#15

Do have a link for this…?

The declaration was called “Dabru Emet” (“speak truth”) - the text can be read here:
icjs.org/what/njsp/dabruemet.html

Professor Amy-Jill Levine, a Conservative Jew and professor of New Testament at Vanderbilt University, talks about this (among other things) in a fascinating lecture called “Reassessing Jewish-Christian Relations” that can be viewed for free at this site (requires RealPlayer):
uctv.tv/series/index.asp?detail=detail&showID=5577&number=10


#16

Surely Abraham is more essential than the Torah? Without his obedience there would be no Jews at all. The promises given to him were passed on generation after generation long before the Torah came along. In my mind, Judaism revolves around the covenant of circumcision given to Abraham to which the Torah is an extention of that covenant.


#17

Considering ethnically-Jewish *atheists *get to call themselves Jews, I’d point out that actually a lot of Jews do believe in Jesus. They’d be the ethnically-Jewish Christians.

Or, as in all things, “Depends how you define your terms.”


#18

Thanks. :thumbsup:


#19

WIthout the TOrah there would be no point in being Jewish. And it is not a question of which is more essential. There could be no national revelation to Abraham because there was no nation.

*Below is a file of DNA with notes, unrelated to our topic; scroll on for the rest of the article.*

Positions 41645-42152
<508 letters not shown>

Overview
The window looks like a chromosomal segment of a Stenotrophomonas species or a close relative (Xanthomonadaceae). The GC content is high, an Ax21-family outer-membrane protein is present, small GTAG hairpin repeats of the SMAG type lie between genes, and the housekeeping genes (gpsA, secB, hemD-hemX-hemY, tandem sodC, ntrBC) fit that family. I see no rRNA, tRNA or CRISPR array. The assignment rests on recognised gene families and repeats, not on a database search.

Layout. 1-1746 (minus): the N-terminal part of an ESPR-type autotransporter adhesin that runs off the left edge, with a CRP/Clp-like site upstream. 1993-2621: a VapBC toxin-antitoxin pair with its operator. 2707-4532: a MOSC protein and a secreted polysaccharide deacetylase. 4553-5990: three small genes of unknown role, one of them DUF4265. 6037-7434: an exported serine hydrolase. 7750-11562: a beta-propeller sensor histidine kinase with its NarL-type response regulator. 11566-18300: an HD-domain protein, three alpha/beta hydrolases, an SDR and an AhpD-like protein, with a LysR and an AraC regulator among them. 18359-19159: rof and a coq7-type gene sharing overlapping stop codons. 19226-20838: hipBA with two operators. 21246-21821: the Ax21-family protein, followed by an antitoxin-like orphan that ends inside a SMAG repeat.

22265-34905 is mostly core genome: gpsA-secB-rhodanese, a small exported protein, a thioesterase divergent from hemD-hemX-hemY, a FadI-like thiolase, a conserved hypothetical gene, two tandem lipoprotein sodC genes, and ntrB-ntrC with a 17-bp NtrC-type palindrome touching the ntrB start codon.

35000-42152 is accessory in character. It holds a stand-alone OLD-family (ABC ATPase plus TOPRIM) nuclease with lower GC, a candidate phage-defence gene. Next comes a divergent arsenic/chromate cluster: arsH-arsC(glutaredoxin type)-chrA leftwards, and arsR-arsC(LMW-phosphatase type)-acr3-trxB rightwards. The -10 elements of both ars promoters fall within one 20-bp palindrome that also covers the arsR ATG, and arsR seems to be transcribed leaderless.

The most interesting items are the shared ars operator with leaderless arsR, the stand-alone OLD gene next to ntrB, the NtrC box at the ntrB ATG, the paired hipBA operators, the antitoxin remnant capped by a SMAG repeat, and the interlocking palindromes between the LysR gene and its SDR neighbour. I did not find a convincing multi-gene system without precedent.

#20

I think we have to separate between the revelation of the True God to Abraham and the Covenant of God with the people of Israel.

As the people of Israel are simply the offspring of Abraham (and his son Isaac and his grandson Jacob), so Abraham was really “the people of Israel in one person”. So a discussion whether “there was a nation or not” in Abraham’s time is beside the point.

God’s revelation to and covenant with Abraham was but the first step of His great project of Redemption. The next step was the Covenant, with the giving of the Ten Commandments and the Mosaic Laws, which forged the offspring of Abraham (=the people of Israel) in one nation, separated by religion from their neighbors.